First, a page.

# How can I create a set of random numbers based on a total and number of objects?

For example with:
Total population = 400000
Number of villages = 800
The average population is 500

How can I randomize the amount of people in each village using a specified deviation (eg +-50) so that it equals the total population?

I came up with a solution using this normal distribution class
Basically I created a normal distribution and used the Probability Density Function to determine the amount of villages at each discrete level (until the population total was hit).

This is something I wrote quickly to demonstrate:

NormalDist dist = new NormalDist(500.0, 50.0);
int popX = 500;
int numberOfPopXVillages = Convert.ToInt32(Math.Floor(dist.PDF(popX) * 800)); ;
int totalSum = 0;
do
{
Console.WriteLine(numberOfPopXVillages);
totalSum += popX * numberOfPopXVillages;
totalSum += (1000 - popX) * numberOfPopXVillages;
++popX;
numberOfPopXVillages = Convert.ToInt32(Math.Floor(dist.PDF(popX) * 800));
} while (numberOfPopXVillages >= 5);
Console.WriteLine(totalSum);

The total sum here is 400000. The algorithm isn't perfect but I'll keep working on it. Thanks everyone.

• Sharing your research helps everyone. Tell us what you've tried and why it didn’t meet your needs. This demonstrates that you’ve taken the time to try to help yourself, it saves us from reiterating obvious answers, and most of all it helps you get a more specific and relevant answer. Also see How to Ask
– gnat
Commented Apr 13, 2014 at 9:09
• If this is intended to be the answer, then please answer your own question. Including the answer in the question confuses everyone. Commented Apr 13, 2014 at 9:59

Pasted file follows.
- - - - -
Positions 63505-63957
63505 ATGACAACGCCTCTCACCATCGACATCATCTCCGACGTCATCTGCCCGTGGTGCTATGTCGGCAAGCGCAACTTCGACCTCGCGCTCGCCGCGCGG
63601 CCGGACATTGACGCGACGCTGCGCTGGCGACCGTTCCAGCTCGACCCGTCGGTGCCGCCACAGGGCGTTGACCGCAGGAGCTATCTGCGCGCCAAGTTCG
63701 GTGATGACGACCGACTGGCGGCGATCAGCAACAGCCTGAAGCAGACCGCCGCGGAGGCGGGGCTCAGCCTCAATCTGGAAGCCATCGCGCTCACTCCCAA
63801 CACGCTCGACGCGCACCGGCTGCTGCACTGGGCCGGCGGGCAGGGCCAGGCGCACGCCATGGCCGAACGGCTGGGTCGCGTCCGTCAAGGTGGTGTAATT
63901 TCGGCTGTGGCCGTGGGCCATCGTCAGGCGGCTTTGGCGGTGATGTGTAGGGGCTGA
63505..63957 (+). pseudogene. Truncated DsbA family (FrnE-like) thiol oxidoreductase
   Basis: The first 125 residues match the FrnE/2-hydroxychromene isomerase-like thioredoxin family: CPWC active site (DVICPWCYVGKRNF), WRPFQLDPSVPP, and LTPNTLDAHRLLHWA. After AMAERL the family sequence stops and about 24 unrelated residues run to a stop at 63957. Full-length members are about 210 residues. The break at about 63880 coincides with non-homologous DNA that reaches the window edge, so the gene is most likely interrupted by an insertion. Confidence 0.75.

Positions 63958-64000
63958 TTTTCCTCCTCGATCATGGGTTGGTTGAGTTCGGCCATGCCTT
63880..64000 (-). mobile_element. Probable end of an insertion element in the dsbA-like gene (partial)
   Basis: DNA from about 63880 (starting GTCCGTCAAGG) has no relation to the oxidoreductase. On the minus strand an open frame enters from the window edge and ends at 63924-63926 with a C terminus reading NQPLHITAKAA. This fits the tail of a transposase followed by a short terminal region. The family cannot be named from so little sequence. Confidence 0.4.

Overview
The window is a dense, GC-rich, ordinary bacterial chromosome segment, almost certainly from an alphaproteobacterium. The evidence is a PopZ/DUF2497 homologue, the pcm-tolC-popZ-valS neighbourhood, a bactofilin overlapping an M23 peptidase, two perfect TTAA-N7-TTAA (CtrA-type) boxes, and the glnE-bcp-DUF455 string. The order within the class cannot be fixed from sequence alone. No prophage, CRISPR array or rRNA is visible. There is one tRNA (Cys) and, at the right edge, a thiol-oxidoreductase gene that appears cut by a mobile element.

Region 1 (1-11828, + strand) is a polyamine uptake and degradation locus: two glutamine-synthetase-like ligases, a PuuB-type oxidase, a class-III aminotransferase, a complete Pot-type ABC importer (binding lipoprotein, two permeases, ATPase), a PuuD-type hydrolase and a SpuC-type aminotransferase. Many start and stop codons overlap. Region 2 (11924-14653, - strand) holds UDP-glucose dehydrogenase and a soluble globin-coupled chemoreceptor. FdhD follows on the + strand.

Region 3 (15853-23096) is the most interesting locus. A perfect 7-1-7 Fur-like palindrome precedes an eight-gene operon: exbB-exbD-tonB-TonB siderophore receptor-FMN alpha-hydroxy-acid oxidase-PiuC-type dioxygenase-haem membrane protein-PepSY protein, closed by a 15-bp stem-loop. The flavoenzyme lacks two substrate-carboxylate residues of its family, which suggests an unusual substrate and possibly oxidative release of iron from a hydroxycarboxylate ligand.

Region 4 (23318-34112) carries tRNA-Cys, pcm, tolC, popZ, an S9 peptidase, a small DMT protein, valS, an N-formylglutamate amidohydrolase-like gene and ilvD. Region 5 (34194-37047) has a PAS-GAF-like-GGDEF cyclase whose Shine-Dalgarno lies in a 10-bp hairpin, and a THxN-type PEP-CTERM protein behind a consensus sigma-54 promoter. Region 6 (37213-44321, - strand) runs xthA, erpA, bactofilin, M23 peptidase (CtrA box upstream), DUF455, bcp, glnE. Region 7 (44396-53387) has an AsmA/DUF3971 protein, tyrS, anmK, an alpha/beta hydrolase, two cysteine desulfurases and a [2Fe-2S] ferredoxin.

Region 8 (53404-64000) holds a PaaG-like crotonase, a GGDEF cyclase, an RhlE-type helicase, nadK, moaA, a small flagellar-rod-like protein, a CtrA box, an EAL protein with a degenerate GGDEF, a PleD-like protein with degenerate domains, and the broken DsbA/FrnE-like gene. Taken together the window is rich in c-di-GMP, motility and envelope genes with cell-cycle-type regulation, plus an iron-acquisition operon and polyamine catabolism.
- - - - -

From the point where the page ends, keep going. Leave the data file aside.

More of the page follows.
• "Users with less than 10 reputation can't answer their own question for 8 hours after asking. You can answer 4/13/2014 4:25:05 PM. Until then please use comments, or edit your question instead." Commented Apr 13, 2014 at 10:04

First, you use Normal distribution to generate population of each village. This should give you number that is pretty close to total population. To get exact population, just add or remove the difference evenly across all villages.

The problem of this algorithm is that there is some probability of generating negative population. But that heavily depends on parameters. For parameters from your example, the probability is extremely slim. But for parameters (10000, 100, 50), the probability is there.

import random

def generate_villages(total, count, deviation):
average = total / count
villages = [random.gauss(average, deviation) for _ in range(count)]
diff = (sum(villages) - total)/count
villages = [round(v - diff) for v in villages]
return villages

vil = generate_villages(400000, 800, 50)
print(vil)
print(sum(vil))

While this code doesn't give precise number. It deviates +-10 which is fine.

• @user126795 This answer is probably useful, but not technically correct. E.g. the normal distribution assigns a (negligible) probability to negative values as well, but there is no proper interpretation for a negative population. The normal distribution is also continuous, whereas population is discrete. It would be good to investigate non-negative, discrete distributions like the Poisson distribution (although that specific distribution doesn't allow arbitrary deviations as the standard deviation is always the sqrt of the mean).
– amon
Commented Apr 13, 2014 at 9:14
• @amon What negative population when center of distribution is in 500 with deviation of 50? Most of the populations will fall in range of 450-550 with minimum between 400-600. Also, what stops you from round the real number you get from distribution to an integer? Commented Apr 13, 2014 at 9:17
• The normal distribution is “good enough” to quickly fudge some numbers, even when its usage isn't appropriate from a mathematical standpoint. Hence, my upvote. Generally, the model should dictate the distribution, but many things happen to be normal-distributed. For the question's parameters, there is a chance of p=5.5100800E-21 that one of the 800 villages will have negative population – absolutely negligible, but not nonexistent.
– amon
Commented Apr 13, 2014 at 9:37